Modelling from Legacy Foresight suggests that over the next 10 years, cumulative UK legacy income will total £40 billion. Although people typically make decisions about legacy gifts many years before they die, decisions relating to more than £4.5 billion worth of income over the next decade will be made in the next five years. And indeed, holding off on legacy marketing for just one year could mean missing out on the opportunity to influence decisions around more than £1 billion of this income.
Recommendations for the sector and the need for collaboration
“Charities that will benefit from legacies, and see the number of
gifts grow, will be those that continue to ensure they maintain
active legacy marketing over the longer-term, both at a sector-wide
level and within our own charities too.”
Iain McAndrew, Director of Fundraising & Communications, Children’s Hospices Across Scotland
The report emphasises a need for charities to be agile and focus on supporter relationships, adjusting communications to reflect the challenges supporters are facing. Charities should also collaborate with each other to grow and normalise legacy giving. Alex McDowell, Head of Public Fundraising at RNIB, comments “It remains vital that charities also collaborate to grow the market and specifically, they do so in areas that no single charity can deliver alone. This includes working with the legal and financial sectors, the government and the wider public to help more people choose to leave a gift in their Will and make individual charities’ marketing efforts more likely to deliver a favourable response and return.”
Comments from the report contributors included:
Allan Freeman, Chair, Remember a Charity:
"In the next year alone, people will make up their minds about which charities should receive billions of pounds of legacy income. Charities that remain front of mind in the legacy market, those that collaborate to grow that market and that inspire their supporters to consider leaving a gift in their Will, will surely be those that gain the biggest share."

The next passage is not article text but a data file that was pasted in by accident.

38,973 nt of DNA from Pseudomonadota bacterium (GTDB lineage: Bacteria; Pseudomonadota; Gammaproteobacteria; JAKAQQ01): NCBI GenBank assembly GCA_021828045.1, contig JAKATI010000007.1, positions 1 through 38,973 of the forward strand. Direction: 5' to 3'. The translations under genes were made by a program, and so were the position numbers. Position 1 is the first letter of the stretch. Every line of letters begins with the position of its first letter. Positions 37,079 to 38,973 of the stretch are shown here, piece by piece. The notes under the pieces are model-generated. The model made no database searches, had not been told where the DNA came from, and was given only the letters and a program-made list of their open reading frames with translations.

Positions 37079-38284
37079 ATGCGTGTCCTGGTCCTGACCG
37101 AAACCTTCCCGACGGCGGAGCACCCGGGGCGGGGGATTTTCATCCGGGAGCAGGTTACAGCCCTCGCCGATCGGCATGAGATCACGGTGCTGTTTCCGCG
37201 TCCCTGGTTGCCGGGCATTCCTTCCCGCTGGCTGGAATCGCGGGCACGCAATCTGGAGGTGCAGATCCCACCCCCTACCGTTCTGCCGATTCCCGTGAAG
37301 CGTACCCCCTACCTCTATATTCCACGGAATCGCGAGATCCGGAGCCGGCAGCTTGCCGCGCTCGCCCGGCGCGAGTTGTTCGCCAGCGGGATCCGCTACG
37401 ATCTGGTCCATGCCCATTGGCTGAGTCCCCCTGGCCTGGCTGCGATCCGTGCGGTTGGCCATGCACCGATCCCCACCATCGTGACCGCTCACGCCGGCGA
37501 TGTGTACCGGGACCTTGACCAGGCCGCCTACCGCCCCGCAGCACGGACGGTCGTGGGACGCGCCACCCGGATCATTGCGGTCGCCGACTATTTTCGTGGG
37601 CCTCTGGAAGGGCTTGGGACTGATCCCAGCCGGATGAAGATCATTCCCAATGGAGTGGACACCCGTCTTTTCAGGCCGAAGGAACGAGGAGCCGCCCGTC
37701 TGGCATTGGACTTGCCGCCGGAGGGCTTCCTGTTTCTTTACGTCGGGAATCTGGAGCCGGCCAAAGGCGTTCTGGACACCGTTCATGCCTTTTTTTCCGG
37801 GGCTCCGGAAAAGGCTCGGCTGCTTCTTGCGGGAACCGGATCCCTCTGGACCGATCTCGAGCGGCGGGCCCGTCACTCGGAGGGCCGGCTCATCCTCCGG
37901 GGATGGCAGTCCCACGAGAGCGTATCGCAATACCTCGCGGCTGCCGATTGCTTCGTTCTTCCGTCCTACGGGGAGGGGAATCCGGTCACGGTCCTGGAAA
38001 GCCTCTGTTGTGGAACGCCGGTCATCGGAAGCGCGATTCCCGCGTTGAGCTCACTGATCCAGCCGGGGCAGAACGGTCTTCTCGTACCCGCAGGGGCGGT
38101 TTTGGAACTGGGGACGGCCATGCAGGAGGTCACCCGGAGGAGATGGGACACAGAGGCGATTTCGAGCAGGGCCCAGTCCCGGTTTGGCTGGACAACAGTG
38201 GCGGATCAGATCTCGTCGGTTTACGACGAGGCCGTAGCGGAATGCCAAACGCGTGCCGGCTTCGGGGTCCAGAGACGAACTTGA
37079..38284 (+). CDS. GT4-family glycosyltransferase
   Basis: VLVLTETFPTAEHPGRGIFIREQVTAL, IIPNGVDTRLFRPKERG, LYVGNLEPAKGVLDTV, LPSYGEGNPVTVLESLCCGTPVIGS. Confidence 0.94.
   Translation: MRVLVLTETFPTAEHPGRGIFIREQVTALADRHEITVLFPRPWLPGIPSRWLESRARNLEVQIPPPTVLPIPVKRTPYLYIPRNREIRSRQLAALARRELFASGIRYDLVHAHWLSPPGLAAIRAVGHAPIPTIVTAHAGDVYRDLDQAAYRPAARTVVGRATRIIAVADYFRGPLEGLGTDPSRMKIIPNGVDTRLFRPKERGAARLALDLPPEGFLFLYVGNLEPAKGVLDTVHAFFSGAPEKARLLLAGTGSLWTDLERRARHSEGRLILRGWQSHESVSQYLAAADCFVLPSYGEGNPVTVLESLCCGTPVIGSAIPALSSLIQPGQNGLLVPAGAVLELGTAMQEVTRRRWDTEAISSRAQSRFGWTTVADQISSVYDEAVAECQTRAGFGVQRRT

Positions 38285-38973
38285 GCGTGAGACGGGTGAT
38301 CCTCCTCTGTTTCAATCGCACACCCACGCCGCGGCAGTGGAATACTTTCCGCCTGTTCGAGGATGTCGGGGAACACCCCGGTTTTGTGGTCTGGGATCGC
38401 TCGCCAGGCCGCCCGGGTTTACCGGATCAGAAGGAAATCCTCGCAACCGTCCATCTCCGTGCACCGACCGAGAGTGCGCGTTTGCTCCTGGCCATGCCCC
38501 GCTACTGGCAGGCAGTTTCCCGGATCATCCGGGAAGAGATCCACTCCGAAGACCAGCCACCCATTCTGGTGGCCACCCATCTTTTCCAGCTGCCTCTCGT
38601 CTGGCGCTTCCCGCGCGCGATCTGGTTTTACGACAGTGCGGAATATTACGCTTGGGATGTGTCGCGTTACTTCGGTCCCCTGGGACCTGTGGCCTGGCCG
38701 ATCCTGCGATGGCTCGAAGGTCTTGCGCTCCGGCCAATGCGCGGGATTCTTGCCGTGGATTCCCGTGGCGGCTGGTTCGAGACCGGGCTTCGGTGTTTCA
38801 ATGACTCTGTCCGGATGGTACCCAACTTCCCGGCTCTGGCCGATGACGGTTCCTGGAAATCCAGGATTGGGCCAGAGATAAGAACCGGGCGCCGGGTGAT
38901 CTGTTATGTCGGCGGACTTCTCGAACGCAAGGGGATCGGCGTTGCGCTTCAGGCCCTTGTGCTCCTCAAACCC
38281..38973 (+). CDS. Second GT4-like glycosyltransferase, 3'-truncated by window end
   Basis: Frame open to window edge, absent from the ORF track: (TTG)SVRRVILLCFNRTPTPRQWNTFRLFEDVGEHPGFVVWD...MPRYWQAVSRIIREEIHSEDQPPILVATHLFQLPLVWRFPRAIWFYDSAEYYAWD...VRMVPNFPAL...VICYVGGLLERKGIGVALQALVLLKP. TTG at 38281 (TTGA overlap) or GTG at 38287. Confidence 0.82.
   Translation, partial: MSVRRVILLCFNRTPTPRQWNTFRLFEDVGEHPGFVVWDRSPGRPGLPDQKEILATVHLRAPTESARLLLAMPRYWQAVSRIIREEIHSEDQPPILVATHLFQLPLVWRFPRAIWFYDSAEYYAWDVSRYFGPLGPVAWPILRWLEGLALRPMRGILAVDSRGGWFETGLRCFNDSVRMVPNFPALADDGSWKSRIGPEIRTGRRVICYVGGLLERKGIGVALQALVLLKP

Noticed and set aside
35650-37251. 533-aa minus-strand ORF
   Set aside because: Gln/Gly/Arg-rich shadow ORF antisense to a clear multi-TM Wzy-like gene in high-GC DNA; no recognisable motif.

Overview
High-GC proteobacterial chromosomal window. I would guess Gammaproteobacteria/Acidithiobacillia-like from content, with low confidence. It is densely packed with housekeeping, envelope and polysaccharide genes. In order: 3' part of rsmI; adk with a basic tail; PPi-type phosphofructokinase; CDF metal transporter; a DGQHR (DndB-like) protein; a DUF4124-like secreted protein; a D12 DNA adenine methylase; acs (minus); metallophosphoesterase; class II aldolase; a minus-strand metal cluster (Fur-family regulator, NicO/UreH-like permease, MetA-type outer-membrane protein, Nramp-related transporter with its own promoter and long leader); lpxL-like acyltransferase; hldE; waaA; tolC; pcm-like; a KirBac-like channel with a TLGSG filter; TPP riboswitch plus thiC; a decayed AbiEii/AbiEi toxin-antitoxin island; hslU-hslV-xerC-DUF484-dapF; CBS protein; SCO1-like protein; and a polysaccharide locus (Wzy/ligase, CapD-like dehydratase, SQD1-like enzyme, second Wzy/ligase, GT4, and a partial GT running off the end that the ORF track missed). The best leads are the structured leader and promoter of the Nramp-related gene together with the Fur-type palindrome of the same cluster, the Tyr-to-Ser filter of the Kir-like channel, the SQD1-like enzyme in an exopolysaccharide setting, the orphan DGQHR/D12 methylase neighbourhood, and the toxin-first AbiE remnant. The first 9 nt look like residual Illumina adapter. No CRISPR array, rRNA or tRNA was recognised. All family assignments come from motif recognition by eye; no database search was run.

Polly Avgherinos, Managing Director, Smee & Ford:
“Despite this year’s challenges, the combined data and insight in this report clearly demonstrate that legacies will remain a significant and growing source of income for charities. However, this can only happen if legacy fundraising teams maintain the resources to further their strategies and therefore we must all continue to collaborate to raise awareness of the importance of legacies and the positive impact they have on beneficiaries and society as a whole.”
Matthew Lagden, CEO, Institute of Legacy Management:
"We hope that this report will further our shared goal of increasing legacy income across the sector, and that it will promote a greater appreciation of legacy teams and a renewed commitment to invest in this vital income stream for the long-term benefit of charities and
society more widely."
Meg Abdy, Development Director, Legacy Foresight:
"At a time when many of us are conscious of our mortality, and imbued with a heightened sense of community, the case for legacy giving is more pressing than ever. Now is the time to invest in the future of your charity, your values and indeed our world."